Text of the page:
• Word to this. “Beautiful” is not the most important thing we can be.

      If I live my life in such a way that my inner light shines and my authentic self attracts others, maybe that’s beauty. But that doesn’t sell pantyhose, you know?

  2. You just helped me realize something. I have no problem finding other women who look like me (re:size and shape of their bodies) super beautiful and sexy, but I have this nasty tendency to stop short when it comes to me. That really is dumb. I feel like maybe I should sit in a corner with a dunce cap in for a little while. Granted, I’ve gotten much better about this recently, and at least I’m not talking bad about myself on a regular basis now, but I generally stop short of “talking myself up.”

    ~The blog wife

    • ^^^^^ Me, too. I always find beauty in other people(male and female alike, until they show me their ugliness)…but always find something to be disgusted about in my own appearance. I’m a work in progress. ;) Thanks again, Ragen and friends, for continuing to inspire me.

    • Yup yup yup. Same here and I don’t know how to change that. I can look at people at all shapes and sizes and see them as attractive and yet cannot see it when I look at myself. And the mirror is bad enough, pictures…I don’t even want to be in them. I hide behind cameras except when my daughter manages to get shots of me. There are all kinds of really scary pictures of me taken by my daughter who is currently 6.

      I know I have massive amounts of self esteem issues, many of which stem from basically having it pointed out that I was anything but the pretty daughter in the family because I was heavier than my sisters.

  3. THe only problem being that no matter how amazing you feel, assholes are still going to treat you like scum. |sigh|

    It is actually something people who deny size discrimination exist have flung at me repeatedly “Oh if you jsut feel good about yourself and stop caring what other people think it will all be okay!” and I am like “No it wont…”

    I know that is not precisely about validation but this made me think of it…

    • Civil Rights and feeling good about yourself are definitely two different things. I’m absolutely not suggesting that the solution to social stigma is feeling good about yourself. I’m suggesting that feeling good about yourself can help you be in a good place to fight social stigma and oppression.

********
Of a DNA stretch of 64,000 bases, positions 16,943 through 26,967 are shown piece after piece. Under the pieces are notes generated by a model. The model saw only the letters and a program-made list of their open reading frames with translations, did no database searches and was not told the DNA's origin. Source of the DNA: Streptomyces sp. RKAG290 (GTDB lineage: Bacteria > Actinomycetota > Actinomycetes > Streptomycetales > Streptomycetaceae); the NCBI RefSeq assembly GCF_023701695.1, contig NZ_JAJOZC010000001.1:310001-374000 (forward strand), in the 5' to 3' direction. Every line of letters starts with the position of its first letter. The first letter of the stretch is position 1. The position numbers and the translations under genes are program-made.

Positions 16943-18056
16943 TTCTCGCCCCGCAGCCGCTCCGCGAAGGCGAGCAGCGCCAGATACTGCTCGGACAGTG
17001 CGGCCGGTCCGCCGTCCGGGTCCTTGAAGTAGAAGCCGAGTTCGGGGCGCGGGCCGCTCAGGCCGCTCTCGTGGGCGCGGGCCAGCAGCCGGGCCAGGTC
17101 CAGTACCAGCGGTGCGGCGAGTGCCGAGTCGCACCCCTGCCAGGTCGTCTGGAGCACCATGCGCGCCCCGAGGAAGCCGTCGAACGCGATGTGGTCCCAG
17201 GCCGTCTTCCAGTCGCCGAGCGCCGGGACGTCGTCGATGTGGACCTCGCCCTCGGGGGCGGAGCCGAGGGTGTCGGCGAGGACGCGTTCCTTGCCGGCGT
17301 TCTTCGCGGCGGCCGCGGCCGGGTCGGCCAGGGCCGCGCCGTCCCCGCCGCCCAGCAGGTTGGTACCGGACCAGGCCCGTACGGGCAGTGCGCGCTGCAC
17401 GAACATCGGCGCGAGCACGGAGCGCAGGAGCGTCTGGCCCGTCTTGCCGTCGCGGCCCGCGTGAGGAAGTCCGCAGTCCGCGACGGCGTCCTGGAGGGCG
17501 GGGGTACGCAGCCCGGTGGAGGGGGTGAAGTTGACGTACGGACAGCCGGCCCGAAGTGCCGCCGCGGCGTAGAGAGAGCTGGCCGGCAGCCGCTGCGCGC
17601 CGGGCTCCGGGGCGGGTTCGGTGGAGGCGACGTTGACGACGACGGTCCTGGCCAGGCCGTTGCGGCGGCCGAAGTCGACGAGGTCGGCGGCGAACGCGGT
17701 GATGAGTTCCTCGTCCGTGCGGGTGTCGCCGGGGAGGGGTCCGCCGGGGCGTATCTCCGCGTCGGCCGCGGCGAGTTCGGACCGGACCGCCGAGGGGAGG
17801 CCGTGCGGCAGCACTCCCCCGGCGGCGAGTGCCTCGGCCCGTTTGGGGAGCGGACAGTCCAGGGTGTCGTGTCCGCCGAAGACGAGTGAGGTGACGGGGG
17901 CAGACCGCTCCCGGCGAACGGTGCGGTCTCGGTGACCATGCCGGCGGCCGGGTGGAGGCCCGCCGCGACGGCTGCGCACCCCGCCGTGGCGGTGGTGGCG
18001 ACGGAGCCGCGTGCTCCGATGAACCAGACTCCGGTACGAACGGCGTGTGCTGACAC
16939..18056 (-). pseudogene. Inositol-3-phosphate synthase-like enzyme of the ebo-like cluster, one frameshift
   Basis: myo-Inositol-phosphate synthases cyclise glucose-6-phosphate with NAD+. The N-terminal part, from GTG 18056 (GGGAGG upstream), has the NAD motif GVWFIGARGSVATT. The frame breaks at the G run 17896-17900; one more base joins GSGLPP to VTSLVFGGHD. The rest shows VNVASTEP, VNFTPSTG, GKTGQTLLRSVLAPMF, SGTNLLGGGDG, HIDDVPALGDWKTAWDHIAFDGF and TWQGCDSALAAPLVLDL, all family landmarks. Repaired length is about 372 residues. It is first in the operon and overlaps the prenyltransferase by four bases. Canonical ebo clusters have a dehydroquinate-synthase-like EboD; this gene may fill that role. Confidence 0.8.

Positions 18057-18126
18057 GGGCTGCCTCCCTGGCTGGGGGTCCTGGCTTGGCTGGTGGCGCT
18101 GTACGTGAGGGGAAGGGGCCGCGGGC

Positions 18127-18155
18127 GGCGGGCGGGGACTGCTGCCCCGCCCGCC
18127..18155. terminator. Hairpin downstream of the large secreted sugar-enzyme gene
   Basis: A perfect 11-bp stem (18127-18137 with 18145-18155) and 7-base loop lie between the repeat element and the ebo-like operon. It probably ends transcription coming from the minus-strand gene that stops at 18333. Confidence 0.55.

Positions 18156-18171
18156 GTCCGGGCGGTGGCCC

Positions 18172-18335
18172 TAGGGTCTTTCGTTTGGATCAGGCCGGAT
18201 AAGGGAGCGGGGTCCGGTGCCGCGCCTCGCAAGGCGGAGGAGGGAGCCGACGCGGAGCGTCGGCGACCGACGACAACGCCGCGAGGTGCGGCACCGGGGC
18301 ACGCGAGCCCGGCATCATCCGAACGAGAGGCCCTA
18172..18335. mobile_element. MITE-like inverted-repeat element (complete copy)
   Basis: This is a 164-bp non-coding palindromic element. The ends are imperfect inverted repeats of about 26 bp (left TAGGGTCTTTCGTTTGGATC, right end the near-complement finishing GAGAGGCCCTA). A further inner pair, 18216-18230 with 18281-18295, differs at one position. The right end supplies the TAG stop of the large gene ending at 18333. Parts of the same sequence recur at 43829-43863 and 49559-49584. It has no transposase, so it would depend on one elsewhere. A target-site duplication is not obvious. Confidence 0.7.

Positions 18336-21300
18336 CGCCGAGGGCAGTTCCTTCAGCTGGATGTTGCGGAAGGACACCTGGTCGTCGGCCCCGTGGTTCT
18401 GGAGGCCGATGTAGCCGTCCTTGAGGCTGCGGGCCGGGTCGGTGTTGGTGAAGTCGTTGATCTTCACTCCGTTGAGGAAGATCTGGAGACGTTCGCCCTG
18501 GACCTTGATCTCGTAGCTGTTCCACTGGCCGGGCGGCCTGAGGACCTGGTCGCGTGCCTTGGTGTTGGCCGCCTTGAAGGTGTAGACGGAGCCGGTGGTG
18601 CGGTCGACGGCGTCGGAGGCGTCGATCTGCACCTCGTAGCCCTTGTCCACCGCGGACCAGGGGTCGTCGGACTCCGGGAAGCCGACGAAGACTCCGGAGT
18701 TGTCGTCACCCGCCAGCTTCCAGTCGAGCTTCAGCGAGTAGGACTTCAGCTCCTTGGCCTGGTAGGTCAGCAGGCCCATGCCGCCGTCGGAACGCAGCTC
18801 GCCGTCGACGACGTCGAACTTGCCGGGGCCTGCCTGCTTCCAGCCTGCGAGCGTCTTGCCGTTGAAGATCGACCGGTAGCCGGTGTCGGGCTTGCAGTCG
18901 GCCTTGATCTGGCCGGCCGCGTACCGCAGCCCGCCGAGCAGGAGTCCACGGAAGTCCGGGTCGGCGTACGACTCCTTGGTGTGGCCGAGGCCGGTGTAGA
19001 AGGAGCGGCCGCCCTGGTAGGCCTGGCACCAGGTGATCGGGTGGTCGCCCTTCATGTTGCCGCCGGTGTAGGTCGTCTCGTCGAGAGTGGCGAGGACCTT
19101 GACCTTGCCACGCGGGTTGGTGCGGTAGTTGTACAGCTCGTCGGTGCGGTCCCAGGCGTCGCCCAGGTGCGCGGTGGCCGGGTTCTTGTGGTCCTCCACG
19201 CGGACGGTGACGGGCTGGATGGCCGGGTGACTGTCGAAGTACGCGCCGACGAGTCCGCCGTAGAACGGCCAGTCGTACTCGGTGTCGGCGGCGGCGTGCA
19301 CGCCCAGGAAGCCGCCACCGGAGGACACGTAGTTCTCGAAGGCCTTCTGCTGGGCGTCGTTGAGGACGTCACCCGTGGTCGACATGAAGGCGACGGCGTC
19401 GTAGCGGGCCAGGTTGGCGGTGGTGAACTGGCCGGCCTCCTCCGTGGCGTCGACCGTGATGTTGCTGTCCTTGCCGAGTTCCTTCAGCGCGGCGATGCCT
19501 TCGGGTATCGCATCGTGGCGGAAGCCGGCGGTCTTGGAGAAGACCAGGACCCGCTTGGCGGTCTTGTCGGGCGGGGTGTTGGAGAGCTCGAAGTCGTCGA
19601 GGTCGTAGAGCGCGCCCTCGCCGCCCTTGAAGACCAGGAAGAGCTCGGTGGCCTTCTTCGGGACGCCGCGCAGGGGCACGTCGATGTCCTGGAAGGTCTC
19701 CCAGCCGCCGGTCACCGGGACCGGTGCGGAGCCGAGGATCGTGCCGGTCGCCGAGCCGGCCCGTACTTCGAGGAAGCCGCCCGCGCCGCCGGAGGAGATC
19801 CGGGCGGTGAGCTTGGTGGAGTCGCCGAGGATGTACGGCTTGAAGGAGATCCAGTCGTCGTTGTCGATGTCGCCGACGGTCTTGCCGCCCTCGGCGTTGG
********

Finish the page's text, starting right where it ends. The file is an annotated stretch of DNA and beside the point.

~Ragen

      ________________________________

  4. Love it Ragen,
    “The more you saw the beauty in others” then you believed in your own beauty. Great. Can I quote you?

    • I’m really glad that you like it Marla, quote away!

      Ragen

      ________________________________

  5. This is why I love the Adipositivity Project. Every once in awhile I go and look at the pictures.. and I am always so struck by how beautiful these women are. Then I have to really concentrate on thinking about how many of them are of similar size and shape as me.. and so if I see them as beautiful, I should see myself as beautiful as well. But sadly it still takes a LOT of effort to do that mental exercise and truly believe it.

    • Don’t be sad about still having steps in the journey – be glad that you have taken the steps you have to get you to this point! CELEBRATE that you CAN believe that and are willing to do the mental work to get yourself there. The more you practice that, the more you make it stick. You are beautiful, Telle. I don’t have to see your face to know this. <3

  6. One thing I have recently experienced is that even thin women are fat shamed. A troll recently commented on my blog calling me out for having saddle bags. I was also on a forum the other where a member posted a picture of a model she knew and a couple girls called her “skinny fat” and how even though she appeared thin at first glance, they pinpointed her pudgier areas like the little bit of her lower belly pudge (which was almost nonexistent). I’m not sure if this kind of attitude would be classified as general female cattiness or a display of exactly how extreme their standards of perfection are. I know a lot of you here who have struggled with body image in the past used to desire to be a size 8, but what you probably don’t want to hear is that there is a whole world out there who think size 8 is on the large side still, and that no matter how thin you are, there will always be women who will think you are fat, and can make a list of your body flaws and point where where you have flab, pudge or cellulite.